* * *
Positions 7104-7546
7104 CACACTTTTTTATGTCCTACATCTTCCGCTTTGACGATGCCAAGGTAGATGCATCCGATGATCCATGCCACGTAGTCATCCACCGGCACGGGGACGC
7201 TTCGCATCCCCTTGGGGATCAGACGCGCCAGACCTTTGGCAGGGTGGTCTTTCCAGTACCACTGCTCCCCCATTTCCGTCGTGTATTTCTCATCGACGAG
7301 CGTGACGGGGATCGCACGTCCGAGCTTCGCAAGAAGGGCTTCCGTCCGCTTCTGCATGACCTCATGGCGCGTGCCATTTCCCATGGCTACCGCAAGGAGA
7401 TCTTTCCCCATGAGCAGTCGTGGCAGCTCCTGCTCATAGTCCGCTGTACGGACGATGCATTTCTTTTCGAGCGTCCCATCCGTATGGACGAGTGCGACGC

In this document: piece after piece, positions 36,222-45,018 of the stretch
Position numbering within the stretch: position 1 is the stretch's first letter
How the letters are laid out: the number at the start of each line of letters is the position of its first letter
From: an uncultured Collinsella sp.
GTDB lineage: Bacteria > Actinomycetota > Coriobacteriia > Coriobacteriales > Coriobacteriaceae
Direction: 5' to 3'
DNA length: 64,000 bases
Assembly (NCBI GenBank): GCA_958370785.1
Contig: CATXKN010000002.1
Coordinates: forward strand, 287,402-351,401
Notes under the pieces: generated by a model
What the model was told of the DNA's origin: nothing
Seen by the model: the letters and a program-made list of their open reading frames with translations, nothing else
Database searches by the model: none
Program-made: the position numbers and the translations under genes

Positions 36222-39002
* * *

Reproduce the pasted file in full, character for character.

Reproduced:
Positions 7104-7546
7104 CACACTTTTTTATGTCCTACATCTTCCGCTTTGACGATGCCAAGGTAGATGCATCCGATGATCCATGCCACGTAGTCATCCACCGGCACGGGGACGC
7201 TTCGCATCCCCTTGGGGATCAGACGCGCCAGACCTTTGGCAGGGTGGTCTTTCCAGTACCACTGCTCCCCCATTTCCGTCGTGTATTTCTCATCGACGAG
7301 CGTGACGGGGATCGCACGTCCGAGCTTCGCAAGAAGGGCTTCCGTCCGCTTCTGCATGACCTCATGGCGCGTGCCATTTCCCATGGCTACCGCAAGGAGA
7401 TCTTTCCCCATGAGCAGTCGTGGCAGCTCCTGCTCATAGTCCGCTGTACGGACGATGCATTTCTTTTCGAGCGTCCCATCCGTATGGACGAGTGCGACGC

In this document: piece after piece, positions 36,222-45,018 of the stretch
Position numbering within the stretch: position 1 is the stretch's first letter
How the letters are laid out: the number at the start of each line of letters is the position of its first letter
From: an uncultured Collinsella sp.
GTDB lineage: Bacteria > Actinomycetota > Coriobacteriia > Coriobacteriales > Coriobacteriaceae
Direction: 5' to 3'
DNA length: 64,000 bases
Assembly (NCBI GenBank): GCA_958370785.1
Contig: CATXKN010000002.1
Coordinates: forward strand, 287,402-351,401
Notes under the pieces: generated by a model
What the model was told of the DNA's origin: nothing
Seen by the model: the letters and a program-made list of their open reading frames with translations, nothing else
Database searches by the model: none
Program-made: the position numbers and the translations under genes

Positions 36222-39002